Can anyone guess which of these three photos is of Gruss An Aachen?
Answer: All of them!

Wednesday, October 31, 2012

Cooler Weather Brings Out The Florida Blogger

I know I've said it before, but I'll say it again; It's hot in Florida in the summer! I haven't been in the mood to work in the garden, write about the garden, or even look at the garden for a while. A recent and dramatic change to cooler weather has revived both me and my garden. Flowers are blooming and bees are buzzing again. At last!

Determining the ripeness of a watermelon is the subject of this, my first post of a new season.  I have several varieties of watermelon vines growing in my Earthbox. One of the varieties, Cream of Saskatchewan, has been sitting on the vine for a while, and I decided to review my standard ripeness tests. As you may know, it is often difficult to decide when to pick a watermelon. In the past I have researched and uncovered the following tests: the calendar test, the shriveled tendril test, the fingernail test, the thumping sound test, and a personal discovery for me today, the exploding watermelon test.

To use the calendar test you simply add the days to maturity of your watermelon variety to the date you planted it. I'm usually unable to use the calendar test because I'm just not organized enough to keep track of when I first planted the seeds. I'll skip that one.

The shriveled tendril test says that your watermelon is ripe when the tendril closest to the fruit turns brown and shrivels. The trouble with this test is that it's not always reliable. Sometimes  my tendril has shriveled while the fruit is still growing. The tendril on this particular fruit shriveled several weeks ago, but I didn't want to pick it too soon.

The fingernail test says that the rind of the melon should toughen and resist slightly when you push into it. My watermelon failed this test. My fingernail went right into the rind.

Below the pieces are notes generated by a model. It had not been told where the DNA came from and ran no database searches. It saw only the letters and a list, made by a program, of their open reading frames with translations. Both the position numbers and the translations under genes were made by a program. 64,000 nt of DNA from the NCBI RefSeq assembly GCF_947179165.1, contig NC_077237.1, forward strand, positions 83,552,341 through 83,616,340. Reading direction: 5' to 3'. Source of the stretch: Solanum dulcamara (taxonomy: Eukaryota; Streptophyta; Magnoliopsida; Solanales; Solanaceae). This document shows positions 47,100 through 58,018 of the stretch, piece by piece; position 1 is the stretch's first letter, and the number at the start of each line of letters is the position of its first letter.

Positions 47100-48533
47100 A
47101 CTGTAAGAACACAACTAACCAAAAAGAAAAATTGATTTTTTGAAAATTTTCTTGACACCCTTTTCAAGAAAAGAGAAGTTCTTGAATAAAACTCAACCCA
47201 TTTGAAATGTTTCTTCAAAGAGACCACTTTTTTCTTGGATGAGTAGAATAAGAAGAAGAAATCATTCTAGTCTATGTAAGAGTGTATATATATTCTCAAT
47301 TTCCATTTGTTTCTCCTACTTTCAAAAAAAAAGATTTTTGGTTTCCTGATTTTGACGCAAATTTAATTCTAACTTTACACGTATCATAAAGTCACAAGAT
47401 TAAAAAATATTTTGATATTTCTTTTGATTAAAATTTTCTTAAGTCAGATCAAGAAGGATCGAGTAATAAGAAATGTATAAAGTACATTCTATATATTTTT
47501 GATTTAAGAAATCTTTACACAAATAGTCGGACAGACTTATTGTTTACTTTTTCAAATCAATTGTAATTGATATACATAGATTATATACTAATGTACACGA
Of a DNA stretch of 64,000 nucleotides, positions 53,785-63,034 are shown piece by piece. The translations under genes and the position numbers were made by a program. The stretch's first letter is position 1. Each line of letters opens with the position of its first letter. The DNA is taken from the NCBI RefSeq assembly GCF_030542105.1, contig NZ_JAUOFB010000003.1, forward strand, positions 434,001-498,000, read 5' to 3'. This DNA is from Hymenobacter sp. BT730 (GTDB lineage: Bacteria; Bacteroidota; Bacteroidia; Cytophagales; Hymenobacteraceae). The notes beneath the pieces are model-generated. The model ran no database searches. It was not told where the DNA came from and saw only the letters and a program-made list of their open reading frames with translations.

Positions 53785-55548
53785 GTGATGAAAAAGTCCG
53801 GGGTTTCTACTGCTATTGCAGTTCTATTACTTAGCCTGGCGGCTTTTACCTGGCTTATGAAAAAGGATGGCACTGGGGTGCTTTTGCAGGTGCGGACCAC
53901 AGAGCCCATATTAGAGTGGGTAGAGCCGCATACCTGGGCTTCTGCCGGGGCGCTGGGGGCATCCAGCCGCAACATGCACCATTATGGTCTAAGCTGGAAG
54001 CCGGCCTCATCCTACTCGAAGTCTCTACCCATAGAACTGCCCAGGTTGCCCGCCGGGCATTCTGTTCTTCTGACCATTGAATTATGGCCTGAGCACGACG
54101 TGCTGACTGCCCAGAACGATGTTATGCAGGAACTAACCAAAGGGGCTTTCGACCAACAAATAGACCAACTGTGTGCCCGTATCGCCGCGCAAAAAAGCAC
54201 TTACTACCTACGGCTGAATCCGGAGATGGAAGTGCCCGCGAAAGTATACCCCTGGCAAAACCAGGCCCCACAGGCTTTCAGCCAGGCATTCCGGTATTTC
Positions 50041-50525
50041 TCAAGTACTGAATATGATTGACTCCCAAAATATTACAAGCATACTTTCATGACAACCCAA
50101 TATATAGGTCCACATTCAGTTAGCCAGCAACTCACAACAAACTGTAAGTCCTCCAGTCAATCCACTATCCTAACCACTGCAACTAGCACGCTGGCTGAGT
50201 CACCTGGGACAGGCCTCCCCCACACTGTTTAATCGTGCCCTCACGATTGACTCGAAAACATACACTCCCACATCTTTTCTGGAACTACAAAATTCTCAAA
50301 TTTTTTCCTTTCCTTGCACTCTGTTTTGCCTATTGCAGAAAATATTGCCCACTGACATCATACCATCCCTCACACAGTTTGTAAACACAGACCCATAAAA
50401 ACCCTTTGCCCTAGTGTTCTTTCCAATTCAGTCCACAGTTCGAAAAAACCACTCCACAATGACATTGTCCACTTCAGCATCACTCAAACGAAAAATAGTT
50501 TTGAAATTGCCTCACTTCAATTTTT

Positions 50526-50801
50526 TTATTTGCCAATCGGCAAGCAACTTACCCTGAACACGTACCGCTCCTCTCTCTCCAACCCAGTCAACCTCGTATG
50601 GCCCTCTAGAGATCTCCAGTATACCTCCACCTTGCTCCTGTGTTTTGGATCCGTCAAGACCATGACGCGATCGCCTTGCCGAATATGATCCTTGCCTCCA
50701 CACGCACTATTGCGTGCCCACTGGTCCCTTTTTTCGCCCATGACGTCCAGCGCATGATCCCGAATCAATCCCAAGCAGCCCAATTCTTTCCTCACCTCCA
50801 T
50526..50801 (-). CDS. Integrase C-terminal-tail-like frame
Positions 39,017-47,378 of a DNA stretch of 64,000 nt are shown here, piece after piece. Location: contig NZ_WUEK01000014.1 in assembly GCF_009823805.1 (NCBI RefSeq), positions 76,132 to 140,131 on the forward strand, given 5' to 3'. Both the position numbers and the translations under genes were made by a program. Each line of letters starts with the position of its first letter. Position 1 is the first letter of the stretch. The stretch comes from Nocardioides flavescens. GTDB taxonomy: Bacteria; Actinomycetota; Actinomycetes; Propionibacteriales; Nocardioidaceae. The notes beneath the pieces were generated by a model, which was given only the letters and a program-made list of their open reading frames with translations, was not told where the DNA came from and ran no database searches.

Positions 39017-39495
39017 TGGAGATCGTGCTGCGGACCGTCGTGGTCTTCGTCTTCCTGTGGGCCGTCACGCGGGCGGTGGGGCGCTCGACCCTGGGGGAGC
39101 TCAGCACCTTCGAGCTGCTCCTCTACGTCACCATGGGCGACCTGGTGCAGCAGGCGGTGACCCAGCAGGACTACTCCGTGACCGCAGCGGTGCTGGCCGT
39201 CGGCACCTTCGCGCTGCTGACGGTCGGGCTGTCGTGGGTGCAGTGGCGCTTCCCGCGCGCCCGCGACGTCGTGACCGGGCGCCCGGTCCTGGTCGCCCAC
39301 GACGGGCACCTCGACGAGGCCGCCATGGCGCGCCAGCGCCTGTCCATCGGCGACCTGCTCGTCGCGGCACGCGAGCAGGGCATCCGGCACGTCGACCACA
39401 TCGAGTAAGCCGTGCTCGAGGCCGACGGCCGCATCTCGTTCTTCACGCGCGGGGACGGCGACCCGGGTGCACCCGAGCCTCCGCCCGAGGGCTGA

The most mystical test is the thump test. The thump test states that if you slap the fruit on a watermelon, a ripe fruit should sound different than an unripe one. I understand it has something to do with the water sound inside the rind. I call it mystical because I've never been sure exactly what it's supposed to sound like. I dutifully thumped my melon, but did it really sound just right or not? This leads me  to my new indisputable test, the exploding watermelon test.

As I was thumping away at my watermelon I noticed something didn't sound exactly right. I thumped again and the fruit exploded in my hand! The whole thing cracked in the center 3/4 of the way around the melon. I guess it was ripe after all.

Cream of Saskatchewan is a small white fleshed variety. I thought it had a mildly sweet taste with none of the acidity of a normal watermelon. In the background I did taste an actual creamy taste. Maybe it's my imagination, but I don't think so. The rind is very thin and nearly the whole inside of the melon is edible. As you can see, it was tasty enough for me to eat it into the shape of a bowl with my spoon. I still have a few more left to enjoy as well.

Sunday, May 6, 2012

Harvest Time

I am starting to harvest lots of pretty tomatoes from various places in the garden. I've lost a lot to birds, wind, and various other creatures, but these have managed to survive. Hurray! Something to show for all that work!